The back to school blues

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Pencil and paperBACK TO SCHOOL shout the billboards and shop window displays and it's still only mid January. I suppose this infuriates present day kids as much as it used to stir my juvenile ire. Well, if it doesn't, it ought to because it's a kind of theft of time. Like the table of hot cross buns in our local Woollies: six-pack specials, more than three months before Good Friday.

For former teachers, 'Back to School' probably arouses other, less youthful associations.

After spending the first two years of my working life very enjoyably at a northern Victoria technical school, I returned to the city and an appointment to a new and still growing suburban high school. The headmaster, a large, rubicund bloke accustomed to revelling in both the responsibilities and the pomp and rituals of leadership, told me when I introduced myself a few days before the term started that he had 'two buffoons' on his staff and he was intent on reducing not adding to their number.

On the first day of term I arrived at a few minutes to nine and signed the time book for 8.30, as was the custom. The time-book was an insulting, unprofessional imposition that I and others refused to respect and which would be soon swept away in the upheavals to come. Anyway, on that morning, having scribbled in the book, I was walking past the head's office when he appeared in the doorway.

'Matthews!' he bellowed (a bellow was his normal decibel level). I kept walking.

'Matthews!' he roared again (a roar was his default vocal position). I kept going.

'Mr Matthews!' he positively exploded. I stopped.

'Did you not hear me?' he said, as I approached with a carefully manufactured look of puzzlement on my face.

'I answer to "Brian" or "Mr",' I said, as my father had taught me, 'nothing in between.'

You could see from his beetrooty features that his entire physical and spiritual being was tossing up between having apoplexy and hooking me under the jaw.

Of course, he did neither, subconsciously recognising that, insufferably smartarse and disrespectful though my reply had been, it had a certain justification: times were changing and just as the time-book, resting on its stand behind us as we confronted each other, had had its day, so the custom of treating trained professional teachers like flunkies would no longer stand up.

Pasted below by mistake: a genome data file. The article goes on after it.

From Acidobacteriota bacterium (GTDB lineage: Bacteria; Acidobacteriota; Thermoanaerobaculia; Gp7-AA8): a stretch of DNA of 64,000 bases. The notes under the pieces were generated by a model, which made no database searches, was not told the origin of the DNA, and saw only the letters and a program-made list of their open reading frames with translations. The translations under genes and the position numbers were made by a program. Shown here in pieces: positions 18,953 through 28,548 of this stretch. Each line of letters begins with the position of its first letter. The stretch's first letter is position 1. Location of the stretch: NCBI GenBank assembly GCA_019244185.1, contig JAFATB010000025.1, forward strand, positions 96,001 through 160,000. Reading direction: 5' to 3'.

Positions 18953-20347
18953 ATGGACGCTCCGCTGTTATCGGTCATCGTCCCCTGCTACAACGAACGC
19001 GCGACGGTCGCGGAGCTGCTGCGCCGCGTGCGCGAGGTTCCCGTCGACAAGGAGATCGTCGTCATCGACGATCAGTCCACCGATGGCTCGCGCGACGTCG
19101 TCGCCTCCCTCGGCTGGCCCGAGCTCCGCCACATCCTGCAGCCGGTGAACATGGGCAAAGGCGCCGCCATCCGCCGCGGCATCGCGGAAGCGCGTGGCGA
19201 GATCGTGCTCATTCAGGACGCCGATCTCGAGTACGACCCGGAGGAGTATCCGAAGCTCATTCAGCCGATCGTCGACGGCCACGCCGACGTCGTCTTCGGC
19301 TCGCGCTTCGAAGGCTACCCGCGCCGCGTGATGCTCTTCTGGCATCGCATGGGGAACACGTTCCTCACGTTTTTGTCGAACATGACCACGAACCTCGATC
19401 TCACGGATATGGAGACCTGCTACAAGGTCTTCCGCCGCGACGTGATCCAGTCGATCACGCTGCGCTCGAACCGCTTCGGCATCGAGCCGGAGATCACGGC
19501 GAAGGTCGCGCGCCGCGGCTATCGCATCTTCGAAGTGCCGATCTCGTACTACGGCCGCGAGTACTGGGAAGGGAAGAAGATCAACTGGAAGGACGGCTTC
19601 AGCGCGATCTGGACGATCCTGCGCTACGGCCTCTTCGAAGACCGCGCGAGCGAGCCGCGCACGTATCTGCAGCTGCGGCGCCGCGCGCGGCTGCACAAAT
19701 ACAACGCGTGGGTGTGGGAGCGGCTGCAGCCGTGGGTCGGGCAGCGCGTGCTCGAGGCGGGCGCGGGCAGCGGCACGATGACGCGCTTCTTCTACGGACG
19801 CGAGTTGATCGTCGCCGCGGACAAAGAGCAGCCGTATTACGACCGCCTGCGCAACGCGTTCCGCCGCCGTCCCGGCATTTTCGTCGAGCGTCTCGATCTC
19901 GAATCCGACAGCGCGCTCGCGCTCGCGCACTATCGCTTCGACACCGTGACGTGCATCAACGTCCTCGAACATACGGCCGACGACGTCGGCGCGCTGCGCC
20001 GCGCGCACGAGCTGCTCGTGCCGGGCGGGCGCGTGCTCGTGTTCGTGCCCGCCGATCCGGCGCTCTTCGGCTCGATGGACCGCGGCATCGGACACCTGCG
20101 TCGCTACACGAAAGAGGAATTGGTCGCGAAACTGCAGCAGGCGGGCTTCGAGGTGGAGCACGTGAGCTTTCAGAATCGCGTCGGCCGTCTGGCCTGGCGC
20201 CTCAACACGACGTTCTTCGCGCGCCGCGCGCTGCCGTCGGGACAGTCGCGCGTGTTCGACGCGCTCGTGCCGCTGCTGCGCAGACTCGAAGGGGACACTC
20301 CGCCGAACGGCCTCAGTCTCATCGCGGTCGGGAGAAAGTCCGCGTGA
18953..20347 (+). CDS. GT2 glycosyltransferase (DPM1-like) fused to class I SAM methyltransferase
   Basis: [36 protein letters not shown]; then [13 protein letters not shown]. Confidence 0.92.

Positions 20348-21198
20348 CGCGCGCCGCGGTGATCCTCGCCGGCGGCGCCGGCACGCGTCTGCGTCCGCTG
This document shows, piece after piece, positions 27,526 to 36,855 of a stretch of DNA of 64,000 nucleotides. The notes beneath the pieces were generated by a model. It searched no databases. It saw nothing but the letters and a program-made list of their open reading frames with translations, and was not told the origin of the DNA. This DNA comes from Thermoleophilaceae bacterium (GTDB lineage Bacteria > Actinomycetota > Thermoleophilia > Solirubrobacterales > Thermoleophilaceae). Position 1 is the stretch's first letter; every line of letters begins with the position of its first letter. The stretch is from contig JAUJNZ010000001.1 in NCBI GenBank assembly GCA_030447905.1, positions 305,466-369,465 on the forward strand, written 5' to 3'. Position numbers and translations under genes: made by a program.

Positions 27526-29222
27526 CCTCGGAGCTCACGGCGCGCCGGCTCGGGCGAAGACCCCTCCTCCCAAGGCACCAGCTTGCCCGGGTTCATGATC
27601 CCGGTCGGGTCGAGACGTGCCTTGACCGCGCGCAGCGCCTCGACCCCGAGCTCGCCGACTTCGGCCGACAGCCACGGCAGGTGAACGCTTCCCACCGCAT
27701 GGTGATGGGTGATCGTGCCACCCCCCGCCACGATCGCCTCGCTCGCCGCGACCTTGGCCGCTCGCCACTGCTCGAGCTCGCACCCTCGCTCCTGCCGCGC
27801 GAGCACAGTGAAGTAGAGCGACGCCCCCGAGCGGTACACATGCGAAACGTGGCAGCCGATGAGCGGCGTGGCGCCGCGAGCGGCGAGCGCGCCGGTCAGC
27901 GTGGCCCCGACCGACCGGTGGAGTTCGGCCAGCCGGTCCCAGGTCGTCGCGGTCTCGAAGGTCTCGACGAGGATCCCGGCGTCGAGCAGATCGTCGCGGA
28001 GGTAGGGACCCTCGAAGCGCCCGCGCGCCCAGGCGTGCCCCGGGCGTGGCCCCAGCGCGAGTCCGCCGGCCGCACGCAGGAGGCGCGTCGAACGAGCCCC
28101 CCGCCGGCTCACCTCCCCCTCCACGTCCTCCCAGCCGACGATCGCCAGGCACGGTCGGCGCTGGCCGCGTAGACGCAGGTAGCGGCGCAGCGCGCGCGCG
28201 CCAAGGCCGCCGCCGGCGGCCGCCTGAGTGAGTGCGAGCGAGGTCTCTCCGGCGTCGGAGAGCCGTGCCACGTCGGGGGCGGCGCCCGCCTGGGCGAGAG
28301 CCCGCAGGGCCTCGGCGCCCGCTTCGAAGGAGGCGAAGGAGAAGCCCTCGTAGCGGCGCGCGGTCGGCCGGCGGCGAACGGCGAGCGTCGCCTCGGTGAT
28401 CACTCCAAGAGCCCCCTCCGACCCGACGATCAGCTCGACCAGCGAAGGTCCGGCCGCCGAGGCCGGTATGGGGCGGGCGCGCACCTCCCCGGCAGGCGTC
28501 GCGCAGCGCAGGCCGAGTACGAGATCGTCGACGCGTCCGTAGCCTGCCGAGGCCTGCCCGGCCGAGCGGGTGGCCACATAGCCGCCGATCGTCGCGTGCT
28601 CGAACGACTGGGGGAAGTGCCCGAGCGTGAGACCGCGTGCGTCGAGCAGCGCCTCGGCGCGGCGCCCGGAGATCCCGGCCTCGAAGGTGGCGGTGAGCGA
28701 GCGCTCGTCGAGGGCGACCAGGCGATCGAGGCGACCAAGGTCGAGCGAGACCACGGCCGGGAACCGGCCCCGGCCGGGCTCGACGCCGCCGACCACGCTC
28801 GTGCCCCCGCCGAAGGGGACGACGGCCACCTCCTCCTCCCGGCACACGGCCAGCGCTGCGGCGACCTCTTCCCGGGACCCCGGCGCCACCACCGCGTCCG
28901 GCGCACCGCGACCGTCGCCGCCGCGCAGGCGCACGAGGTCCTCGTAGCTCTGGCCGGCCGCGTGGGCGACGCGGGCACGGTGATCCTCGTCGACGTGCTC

It was a passing, slightly ridiculous encounter but, as so often in such otherwise ephemeral moments, it was a small, visible manifestation of gathering currents of dissidence awaiting their hour and the more crucial confrontations of the '60s.

But, for myself, I was poised for flight. I had not sorted out what were the certainties, if any, in my life, or what were the priorities. I was probably part of a very large, persuasive and powerful stirring among the young of that time in Australia's still rather stitched-up cities, but how could I know that?

Sailing away at the end of the year expunged all other considerations. With three mates, having planned sporadically throughout the previous year — planning usually consisted of drinking beer and poring endlessly over maps of Europe — I boarded the MV Fairsky on Saturday 14 January 1961, the recent significant anniversary of which all four of us saluted.

The Sitmar Line's Fairsky was one of a number of vessels ferrying boatloads of ever more restless youth away to the northern hemisphere and unimaginable adventure. It seemed as if most of the population under 25 was on the move.

It was fairly easy to go; it took a minimum of arranging and the cost was quite manageable — I had an FE Holden in good nick and its sale provided me with the nucleus of my bankroll aside from the fare of, I think, £112.

That's why, if you could have taken an aerial view of the youthful exodus at the turn of the decade, it would have looked like the rabbit plague: not just local patches, but whole hillsides on the move.

But as the money began to run out, a process which, in my case, was made more inevitable when the absolute certainty carrying my last 50 quid came unstuck by a nostril at Catterick Bridge, it was BACK TO SCHOOL.

In October, after driving through Europe, North Africa and the Middle East, we became 'Supply Teachers' in the English system. For a tumultuous three months I taught — using the term very loosely — at Ockendon Courts County Secondary Modern School Essex. More potently than ideological objections to 'the theft of time', it was that institution for resettled East Enders that for me gave the phrase 'Back to School' its peculiarly violent and depressing note.

If it's a choice between thefts of time, give me an early hot cross bun any day. 


Brian MatthewsBrian Matthews is the award winning author of A Fine and Private Place and The Temple Down the Road. He was awarded the 2010 National Biography Award for Manning Clark — A Life

Topic tags: Brian Matthews, back to school, theft of time

 

 

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Existing comments

Always good to start the day with Brian Matthews. A beautifuly crafted piece, Brian. Thanks.
Joe Castley | 21 January 2011


Re. Ockendon Courts County Secondary School – many of us who attended this secondary modern school in the 1950s and 1960s give thanks for our good luck and regard it as a very fine school, a great monument to its’ headteacher Mr Lawrence Larwood. I am sorry Mr Matthews missed what we still value.
Alan Mathison | 15 March 2013


Well, I for one am grateful for the education I received at Ockendon Courts.Mr clever-clogs was obviously too special to teach there.Many of us went on to higher education.The whole school ethos was positive.This school had brilliant extra-curricular activities.
Jan Mansell O'Connell | 28 October 2014


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